UK crop yields under threat

By Elaine Watson

- Last updated on GMT

Related tags: European union, Agriculture, Eu

UK crop yields under threat
EU pesticide proposals could affect feed prices and impact meat and dairy industry

EU proposals to restrict pesticide use could devastate the UK meat and dairy industry, warns a report from Cranfield University School of Management.

Even the best-case scenario (the proposal as originally drafted by the European Commission) could cut yields of most arable crops by 20-30%, which would fundamentally affect feed prices, according to the report's author Séan Rickard.

In the worst case scenario, which takes into account proposed amendments drafted by the European Parliament, up to 85% of agricultural pesticides could be banned. That would lead to devastating reductions in crop yields and rocketing food prices, claimed Rickard.

"The higher feed costs would force many farmers out of business. The overall effect would be higher food prices and a contraction in the size of the agricultural industry."

Ironically, while the proposals have been driven by the environmental lobby, they would also cause imports to rise sharply (using more food miles). Furthermore, they would increase pressure on UK farmers to "engage in increased ploughing, involving higher fuel and machinery costs", upping their carbon footprint, claimed Rickard.

"All other factors remaining equal, the reduction in yields would make a large proportion of the EU's arable farms unviable, resulting in the loss of livelihood for many farmers and further job losses throughout the food chain."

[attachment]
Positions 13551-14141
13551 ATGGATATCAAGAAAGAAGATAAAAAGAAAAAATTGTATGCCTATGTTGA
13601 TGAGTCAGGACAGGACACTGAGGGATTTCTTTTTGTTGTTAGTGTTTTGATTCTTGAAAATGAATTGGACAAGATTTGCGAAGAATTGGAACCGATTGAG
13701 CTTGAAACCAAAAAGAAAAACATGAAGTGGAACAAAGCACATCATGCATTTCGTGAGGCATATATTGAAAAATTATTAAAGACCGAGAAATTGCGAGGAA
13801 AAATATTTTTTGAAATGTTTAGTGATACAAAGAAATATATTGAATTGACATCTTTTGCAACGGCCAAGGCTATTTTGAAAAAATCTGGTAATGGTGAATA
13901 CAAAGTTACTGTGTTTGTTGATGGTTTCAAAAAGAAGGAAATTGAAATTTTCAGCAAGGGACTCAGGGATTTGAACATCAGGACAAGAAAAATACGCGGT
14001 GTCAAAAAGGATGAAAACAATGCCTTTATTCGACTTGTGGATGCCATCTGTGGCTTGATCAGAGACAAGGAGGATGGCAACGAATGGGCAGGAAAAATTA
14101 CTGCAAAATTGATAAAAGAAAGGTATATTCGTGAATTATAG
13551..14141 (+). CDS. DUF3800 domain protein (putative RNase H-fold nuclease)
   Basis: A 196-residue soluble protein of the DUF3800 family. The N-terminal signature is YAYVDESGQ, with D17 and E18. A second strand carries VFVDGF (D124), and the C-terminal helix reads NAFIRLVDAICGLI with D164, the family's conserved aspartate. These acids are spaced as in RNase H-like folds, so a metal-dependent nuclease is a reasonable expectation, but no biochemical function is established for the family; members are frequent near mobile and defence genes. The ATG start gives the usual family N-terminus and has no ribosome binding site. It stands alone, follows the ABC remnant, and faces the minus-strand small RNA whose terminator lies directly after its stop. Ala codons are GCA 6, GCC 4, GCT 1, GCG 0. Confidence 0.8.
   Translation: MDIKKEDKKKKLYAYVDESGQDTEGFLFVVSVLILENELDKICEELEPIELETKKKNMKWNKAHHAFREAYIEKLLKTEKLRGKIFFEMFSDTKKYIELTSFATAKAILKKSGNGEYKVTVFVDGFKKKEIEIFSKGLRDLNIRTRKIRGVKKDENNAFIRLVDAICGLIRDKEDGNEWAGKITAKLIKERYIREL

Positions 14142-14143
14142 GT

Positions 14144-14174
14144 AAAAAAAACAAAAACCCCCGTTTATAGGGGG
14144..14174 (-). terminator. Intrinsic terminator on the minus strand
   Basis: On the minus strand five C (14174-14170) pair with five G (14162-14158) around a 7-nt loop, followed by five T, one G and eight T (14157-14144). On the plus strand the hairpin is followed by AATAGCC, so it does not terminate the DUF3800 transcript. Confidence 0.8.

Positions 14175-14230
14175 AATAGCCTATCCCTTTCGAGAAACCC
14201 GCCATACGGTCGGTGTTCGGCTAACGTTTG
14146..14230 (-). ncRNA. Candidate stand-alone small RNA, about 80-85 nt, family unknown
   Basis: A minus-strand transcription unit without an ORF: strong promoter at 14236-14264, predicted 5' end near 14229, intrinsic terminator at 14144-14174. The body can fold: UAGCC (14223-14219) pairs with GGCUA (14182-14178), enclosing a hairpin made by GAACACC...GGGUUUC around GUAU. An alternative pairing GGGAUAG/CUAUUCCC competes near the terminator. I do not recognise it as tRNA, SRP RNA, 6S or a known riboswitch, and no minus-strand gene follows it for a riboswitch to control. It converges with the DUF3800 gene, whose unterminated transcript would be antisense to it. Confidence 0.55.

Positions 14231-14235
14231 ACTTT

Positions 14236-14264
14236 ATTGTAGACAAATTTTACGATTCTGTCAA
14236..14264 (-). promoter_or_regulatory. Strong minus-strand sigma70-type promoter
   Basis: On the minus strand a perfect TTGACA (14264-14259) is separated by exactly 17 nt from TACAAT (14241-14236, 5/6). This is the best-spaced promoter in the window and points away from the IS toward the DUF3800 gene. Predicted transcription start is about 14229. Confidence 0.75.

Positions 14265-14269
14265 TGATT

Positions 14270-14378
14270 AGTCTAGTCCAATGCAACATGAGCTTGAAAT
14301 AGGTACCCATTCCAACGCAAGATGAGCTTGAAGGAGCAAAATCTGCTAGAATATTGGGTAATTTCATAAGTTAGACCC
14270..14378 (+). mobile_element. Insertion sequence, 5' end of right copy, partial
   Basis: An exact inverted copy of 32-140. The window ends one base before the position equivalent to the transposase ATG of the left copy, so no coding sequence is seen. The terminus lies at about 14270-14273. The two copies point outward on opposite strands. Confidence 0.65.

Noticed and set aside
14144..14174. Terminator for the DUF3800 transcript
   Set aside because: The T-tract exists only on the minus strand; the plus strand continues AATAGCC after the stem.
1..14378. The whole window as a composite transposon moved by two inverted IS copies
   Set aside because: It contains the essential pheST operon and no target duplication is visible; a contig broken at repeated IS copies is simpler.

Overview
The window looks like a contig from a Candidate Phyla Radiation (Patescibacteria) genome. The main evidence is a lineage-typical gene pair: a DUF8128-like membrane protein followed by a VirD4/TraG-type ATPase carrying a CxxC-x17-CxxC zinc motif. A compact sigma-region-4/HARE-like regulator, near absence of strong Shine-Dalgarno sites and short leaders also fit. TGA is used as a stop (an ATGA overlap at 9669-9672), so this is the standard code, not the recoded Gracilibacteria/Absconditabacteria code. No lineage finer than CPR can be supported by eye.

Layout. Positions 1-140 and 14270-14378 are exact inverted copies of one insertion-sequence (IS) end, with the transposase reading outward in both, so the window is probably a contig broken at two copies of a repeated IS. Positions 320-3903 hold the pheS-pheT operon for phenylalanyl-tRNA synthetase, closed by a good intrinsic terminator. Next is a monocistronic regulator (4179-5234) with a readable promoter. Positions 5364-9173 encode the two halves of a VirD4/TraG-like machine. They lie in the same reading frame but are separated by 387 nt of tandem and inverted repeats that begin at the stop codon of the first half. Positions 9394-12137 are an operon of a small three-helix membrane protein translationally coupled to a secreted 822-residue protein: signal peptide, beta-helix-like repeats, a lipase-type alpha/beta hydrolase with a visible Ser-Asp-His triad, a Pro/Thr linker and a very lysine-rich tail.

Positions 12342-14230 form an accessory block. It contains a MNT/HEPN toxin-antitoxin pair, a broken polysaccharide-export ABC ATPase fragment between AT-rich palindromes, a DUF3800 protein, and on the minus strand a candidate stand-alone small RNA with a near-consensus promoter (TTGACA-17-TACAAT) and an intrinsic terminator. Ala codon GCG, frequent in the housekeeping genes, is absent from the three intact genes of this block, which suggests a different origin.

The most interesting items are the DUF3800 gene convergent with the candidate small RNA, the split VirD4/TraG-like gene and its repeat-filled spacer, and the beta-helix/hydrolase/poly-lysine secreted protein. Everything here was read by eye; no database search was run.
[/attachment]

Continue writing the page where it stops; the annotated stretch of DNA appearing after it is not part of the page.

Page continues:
In practical terms, the reduction in yields could double the price of potatoes. It could also push the price of a loaf up by 9p, a litre of milk up by 3p, and a kilo of pork up by 40p, Rickard predicted.

The report was published as UK food and farming trade associations wrote to prime minister Gordon Brown urging him to raise their concerns about the pesticides proposals with his Continental European counterparts.

The letter has been written by the Crop Protection Association (CPA). It has been signed by a series of trade bodies including the Food and Drink Federation, the British Retail Consortium and the National Farmers' Union, said CPA chief executive Dominic Dyer. "The message is simple: we have to have a proper EU-wide economic impact assessment done before this proposal goes any further."